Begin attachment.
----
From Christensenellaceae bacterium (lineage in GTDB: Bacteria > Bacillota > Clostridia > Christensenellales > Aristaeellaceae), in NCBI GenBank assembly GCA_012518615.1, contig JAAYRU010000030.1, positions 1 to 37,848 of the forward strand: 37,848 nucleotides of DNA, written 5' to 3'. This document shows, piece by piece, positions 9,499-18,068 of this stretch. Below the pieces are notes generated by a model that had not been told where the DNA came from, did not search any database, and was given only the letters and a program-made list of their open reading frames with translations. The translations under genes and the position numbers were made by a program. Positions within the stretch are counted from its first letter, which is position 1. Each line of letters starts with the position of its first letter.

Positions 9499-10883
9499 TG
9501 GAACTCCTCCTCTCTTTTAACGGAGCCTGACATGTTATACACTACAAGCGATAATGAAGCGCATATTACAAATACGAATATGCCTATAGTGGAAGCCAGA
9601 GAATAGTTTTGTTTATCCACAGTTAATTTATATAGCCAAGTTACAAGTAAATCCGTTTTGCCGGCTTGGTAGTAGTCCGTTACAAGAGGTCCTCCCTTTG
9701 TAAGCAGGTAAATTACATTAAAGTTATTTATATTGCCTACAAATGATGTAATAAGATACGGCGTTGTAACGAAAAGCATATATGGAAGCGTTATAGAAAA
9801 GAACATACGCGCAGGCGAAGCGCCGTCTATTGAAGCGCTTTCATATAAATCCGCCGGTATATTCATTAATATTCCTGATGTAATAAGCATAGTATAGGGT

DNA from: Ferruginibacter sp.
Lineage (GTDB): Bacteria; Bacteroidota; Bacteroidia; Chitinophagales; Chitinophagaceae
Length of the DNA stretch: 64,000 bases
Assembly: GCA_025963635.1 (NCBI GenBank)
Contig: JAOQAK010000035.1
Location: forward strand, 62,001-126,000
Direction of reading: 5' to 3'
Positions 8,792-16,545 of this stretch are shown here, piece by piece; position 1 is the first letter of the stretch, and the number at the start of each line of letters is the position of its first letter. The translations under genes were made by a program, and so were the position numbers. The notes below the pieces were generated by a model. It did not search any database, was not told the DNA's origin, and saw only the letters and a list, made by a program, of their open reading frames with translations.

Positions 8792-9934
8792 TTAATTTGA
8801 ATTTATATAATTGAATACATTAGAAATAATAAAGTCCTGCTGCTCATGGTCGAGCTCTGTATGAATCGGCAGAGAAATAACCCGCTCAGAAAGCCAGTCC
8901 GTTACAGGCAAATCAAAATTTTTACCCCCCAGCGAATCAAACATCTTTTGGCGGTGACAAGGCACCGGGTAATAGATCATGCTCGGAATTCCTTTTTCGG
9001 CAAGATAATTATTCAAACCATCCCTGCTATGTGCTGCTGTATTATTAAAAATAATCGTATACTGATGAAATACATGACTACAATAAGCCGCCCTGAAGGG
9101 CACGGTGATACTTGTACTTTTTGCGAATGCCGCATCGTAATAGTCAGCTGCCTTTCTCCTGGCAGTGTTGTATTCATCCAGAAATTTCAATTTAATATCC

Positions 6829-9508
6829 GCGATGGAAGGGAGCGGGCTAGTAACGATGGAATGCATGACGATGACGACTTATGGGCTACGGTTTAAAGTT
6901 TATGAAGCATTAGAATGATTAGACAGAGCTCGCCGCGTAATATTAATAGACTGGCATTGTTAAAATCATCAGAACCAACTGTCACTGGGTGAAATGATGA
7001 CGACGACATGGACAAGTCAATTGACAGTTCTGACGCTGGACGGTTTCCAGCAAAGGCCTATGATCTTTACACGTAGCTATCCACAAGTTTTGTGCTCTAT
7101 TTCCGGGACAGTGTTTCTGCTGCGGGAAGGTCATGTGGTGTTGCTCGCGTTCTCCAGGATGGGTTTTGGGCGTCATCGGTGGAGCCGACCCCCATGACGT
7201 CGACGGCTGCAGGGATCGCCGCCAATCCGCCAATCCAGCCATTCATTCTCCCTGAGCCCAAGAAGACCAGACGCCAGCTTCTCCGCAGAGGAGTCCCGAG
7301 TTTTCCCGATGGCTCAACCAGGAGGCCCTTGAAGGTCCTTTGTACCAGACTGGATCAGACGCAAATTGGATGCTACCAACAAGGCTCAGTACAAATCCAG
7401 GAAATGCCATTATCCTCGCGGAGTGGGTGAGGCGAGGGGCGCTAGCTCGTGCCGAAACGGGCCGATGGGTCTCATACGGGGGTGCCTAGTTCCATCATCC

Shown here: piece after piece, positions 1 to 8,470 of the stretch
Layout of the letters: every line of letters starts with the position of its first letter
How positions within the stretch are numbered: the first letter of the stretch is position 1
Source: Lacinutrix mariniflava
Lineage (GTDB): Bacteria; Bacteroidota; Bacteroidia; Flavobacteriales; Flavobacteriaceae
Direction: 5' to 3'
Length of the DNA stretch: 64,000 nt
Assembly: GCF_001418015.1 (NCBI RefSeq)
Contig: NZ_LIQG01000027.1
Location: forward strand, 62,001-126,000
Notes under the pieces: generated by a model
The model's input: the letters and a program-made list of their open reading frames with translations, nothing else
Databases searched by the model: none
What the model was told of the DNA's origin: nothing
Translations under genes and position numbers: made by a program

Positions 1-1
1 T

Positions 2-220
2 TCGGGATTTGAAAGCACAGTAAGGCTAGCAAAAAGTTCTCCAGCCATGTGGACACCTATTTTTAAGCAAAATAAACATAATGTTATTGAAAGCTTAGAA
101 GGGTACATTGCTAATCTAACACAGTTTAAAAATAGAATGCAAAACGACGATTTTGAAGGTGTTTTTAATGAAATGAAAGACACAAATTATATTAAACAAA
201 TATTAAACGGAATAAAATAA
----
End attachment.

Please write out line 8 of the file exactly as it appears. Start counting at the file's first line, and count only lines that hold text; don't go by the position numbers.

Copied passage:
DNA from: Ferruginibacter sp.